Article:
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Violence & Media

Uploaded by mogwailove on Jan 06, 2005


The other day, I was watching a documentary on “Fast Times At Ridge Mont High.” Originally, they had a scene where moviegoers would see full frontal nudity of a man. When sent in to Universal, the movie was rated X. Why is it that full female nudity is only rated R, but male nudity must carry a X rating? When the director asked that question, Universal said, “The male form is more aggressive.” I thought for a long while about this. I think it only goes to artistic value, but obviously other see the word aggressive to also me offensive. I bring this up only because it relates on a certain level to our discussion in the Entertainment Group. Violence is dealt with very much the same way. However, I don’t think I have ever heard of a move being rated X due to too much violence. It is and should be the viewers choice to let certain movies/television shows affect them.



Violence in movies or television is sometimes necessary to accurately portray a type of person or a particular idea, time period, lifestyle, etc. For example, The Godfather. This movie is about gangsters. Hello! Violent much? Yeah, violence is necessary to get the point of this movie across. As it is in Requiem Of A Dream, The Basketball Diaries, The Doom Generation, Fight Club, Natural Born Killers, American History X, etc. The directors of these movies are trying to show the viewer what these types of people are going through and why they do the things they do. And they are trying to show that truthfully. Even if it means being disgusted or angry with the characters. They want the raw stuff. And frankly, we want to see it. Americans love that stuff. I may not be a violent person or even approve of violence, but if I want to get a good idea of someone else’s life or point of view, you gotta see the bad stuff. I think the term rubberneck was originated by Americans. We love violence. Does it always have a positive effect? Certainly not. But there are many other things that come into play when defending violence in movies and television.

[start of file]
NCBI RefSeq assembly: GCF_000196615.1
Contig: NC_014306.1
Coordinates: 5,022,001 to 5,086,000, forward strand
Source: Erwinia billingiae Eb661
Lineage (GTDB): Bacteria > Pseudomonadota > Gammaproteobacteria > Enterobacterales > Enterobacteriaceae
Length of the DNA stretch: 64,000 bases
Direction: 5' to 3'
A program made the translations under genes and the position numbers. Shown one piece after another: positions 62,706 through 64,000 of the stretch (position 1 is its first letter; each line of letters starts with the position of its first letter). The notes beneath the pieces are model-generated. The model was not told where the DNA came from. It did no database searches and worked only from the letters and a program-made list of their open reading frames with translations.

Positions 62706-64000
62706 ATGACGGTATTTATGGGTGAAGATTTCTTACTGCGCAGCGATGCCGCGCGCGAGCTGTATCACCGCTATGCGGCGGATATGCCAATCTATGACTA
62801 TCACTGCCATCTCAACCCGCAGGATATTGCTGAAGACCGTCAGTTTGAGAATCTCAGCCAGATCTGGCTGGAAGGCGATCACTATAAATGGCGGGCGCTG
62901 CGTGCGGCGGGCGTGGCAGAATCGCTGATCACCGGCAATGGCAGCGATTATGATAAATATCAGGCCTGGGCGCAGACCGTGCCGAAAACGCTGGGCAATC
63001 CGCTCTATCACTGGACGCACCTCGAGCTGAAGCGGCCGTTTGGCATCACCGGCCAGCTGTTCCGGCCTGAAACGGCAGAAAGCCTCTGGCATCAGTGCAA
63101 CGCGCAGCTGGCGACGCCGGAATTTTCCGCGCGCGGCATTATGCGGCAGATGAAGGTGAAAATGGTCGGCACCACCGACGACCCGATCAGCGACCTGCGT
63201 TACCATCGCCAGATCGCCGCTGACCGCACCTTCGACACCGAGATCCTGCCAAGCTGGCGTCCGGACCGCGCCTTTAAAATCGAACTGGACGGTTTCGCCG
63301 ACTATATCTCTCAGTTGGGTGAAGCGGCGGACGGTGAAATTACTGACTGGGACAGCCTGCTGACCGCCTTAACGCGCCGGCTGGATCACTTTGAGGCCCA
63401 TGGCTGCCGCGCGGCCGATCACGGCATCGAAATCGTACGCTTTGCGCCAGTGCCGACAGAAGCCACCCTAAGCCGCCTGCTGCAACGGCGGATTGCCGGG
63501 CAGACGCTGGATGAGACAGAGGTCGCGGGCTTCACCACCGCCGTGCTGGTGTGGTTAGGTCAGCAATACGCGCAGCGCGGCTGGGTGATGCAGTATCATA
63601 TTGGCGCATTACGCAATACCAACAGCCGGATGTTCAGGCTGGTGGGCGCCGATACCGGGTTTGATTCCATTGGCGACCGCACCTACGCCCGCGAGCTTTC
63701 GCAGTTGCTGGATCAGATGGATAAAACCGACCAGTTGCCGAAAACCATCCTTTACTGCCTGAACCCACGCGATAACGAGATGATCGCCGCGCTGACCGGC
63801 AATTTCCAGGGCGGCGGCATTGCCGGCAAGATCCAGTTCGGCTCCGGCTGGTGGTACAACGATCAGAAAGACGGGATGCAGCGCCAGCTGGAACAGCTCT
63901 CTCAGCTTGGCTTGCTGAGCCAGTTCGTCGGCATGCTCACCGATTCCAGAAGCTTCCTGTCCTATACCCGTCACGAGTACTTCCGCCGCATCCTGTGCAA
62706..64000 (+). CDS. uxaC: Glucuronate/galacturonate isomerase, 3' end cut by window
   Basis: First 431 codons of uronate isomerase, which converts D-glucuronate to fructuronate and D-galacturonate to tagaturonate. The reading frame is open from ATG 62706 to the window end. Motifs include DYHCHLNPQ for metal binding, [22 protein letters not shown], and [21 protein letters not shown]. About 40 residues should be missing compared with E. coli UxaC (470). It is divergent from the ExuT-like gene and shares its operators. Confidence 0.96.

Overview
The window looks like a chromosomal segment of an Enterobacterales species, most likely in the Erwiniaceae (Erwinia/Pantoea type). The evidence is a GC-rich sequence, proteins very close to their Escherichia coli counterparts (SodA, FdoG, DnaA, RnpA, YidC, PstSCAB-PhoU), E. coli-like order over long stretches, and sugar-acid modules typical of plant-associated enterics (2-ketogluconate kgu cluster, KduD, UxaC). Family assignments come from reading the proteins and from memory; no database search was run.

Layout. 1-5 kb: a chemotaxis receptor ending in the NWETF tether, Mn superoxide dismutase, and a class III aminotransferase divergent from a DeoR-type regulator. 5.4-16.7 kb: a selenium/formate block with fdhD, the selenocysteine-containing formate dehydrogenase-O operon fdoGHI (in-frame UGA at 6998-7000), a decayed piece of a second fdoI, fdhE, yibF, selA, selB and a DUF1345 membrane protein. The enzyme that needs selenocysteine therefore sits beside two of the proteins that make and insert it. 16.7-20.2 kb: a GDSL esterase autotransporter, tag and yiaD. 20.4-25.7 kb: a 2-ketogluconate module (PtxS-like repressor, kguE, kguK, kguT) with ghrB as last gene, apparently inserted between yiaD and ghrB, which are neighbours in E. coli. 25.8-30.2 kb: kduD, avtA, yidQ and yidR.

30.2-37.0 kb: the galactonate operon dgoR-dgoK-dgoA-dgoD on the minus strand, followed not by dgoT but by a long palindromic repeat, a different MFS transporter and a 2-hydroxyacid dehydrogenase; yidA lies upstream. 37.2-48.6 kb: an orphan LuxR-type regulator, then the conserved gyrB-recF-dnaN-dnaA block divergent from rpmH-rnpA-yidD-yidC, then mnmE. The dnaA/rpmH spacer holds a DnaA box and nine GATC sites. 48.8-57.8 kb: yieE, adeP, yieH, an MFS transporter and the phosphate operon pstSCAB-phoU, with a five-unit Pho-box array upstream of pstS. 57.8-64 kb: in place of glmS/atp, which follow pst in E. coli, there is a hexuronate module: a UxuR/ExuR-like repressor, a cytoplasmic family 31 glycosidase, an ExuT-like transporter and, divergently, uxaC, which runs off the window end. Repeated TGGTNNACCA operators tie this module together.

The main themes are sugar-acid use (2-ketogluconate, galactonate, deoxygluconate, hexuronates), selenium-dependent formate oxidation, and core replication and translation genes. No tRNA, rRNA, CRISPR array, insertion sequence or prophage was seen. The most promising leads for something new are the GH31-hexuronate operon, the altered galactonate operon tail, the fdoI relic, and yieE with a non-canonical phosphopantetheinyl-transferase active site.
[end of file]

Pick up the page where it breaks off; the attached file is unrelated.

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Uploaded by:   mogwailove

Date:   01/06/2005

Category:   Television

Length:   3 pages (692 words)

Views:   1296

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